Financial Arbitration: Merrill Lynch Denied Overturn of Ruling
Wednesday, September, 19, 2012
Merrill Lynch recently tried to overturn a financial arbitration against it--a decision to the tune of $10 million. The award was decided on by a FINRA panel.
The organization is often accused of favoring investment firms instead of investors. What was Merrill's complaint against the arbitration panel, and why did the judge disagree?
Contract Arbitration: Brokers vs. Brokerage
The story begins with the awards given by the panel to former brokers Meri Ramazio and Tamara Smolchek. These each of these women felt they were treated unfairly after they exited the firm in 2008 when it was acquired by Bank of America Corp.
Merrill was ordered to pay nearly $1 million to Ramazio and a whopping $4.3 million to Smolchek for unpaid deferred compensation, lost wages, lost book, value of business & reputation, and unpaid wages.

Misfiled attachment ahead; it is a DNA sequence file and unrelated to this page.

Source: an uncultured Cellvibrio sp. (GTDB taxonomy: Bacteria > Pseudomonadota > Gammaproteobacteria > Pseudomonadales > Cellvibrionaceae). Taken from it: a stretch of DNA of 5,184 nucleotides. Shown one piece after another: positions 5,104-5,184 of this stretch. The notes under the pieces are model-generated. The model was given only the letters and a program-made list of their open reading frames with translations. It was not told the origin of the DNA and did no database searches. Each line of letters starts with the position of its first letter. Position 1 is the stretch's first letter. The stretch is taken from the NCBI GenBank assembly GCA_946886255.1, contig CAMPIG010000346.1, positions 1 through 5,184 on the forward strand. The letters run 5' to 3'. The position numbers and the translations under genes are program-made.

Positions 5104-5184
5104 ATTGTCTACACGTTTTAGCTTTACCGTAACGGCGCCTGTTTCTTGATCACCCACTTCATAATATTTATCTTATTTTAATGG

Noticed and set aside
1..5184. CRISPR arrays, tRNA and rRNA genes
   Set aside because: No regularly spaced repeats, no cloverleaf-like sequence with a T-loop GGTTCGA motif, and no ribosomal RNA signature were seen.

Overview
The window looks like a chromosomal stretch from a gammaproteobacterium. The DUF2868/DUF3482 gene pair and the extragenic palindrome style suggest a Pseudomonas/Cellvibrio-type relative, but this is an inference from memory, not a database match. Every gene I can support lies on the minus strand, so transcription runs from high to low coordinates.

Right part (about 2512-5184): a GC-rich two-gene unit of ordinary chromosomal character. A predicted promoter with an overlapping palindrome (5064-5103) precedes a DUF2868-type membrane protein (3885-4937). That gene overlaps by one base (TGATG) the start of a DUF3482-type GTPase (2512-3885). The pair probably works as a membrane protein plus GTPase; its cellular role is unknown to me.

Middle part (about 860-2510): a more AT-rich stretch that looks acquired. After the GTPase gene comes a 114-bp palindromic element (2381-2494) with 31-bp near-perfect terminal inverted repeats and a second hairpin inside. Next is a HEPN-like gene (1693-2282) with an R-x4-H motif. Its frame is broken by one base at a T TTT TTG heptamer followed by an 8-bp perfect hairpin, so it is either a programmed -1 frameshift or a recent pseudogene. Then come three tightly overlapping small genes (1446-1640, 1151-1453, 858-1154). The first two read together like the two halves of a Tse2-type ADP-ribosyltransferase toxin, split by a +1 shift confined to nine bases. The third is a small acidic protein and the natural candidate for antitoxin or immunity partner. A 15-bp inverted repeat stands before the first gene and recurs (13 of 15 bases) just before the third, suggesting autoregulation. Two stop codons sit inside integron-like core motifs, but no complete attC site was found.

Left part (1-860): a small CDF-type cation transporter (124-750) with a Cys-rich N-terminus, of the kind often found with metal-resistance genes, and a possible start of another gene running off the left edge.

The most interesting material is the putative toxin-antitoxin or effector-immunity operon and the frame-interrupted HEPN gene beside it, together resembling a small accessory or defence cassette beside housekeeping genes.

In addition, the arbitration panel found that the brokerage firm owed $5 million in punitive damages for intentional misconduct: $1.5 million t Ramazio and $3.5 to Smolchek.
Merrill Lynch Appeals the Employment Arbitration Ruling
It is extraordinarily difficult to get a judge to overturn any type of binding arbitration decision. How, then, did Merrill think they could get the decision overturned?
They claimed that the chair of the council had not let them know that her husband, who is a securities lawyer, represented clients adverse to the brokerage firm.
One piece of evidence the firm used was the fact that the chair's husband made comments about a winning over Merrill in court in a 2005 newspaper article.
The Federal Judge's Legal Arbitration Decision
Federal Judge Kenneth A. Marra of Florida claims that at least one of Merrill's claims is not entirely true. His decision stated that, "it [Merrill] knew at least some of the information Mrs. Pearce is alleged to have withheld."
For proof, he cited the fact that the brokerage had on file eight pages from the chair's website printed out, each one of them which was published before the arbitration.
The FINRA hearing took five days, Judge Marra said, and Merrill Lynch only tried to raise the chair's partiality as an issue after the decision was made.
Had the firm been genuinely concerned, the judge seems to imply, it would have raised objections before the financial arbitration even began.
A spokesperson for the brokerage said that Merrill Lynch is currently reviewing the judge's decision.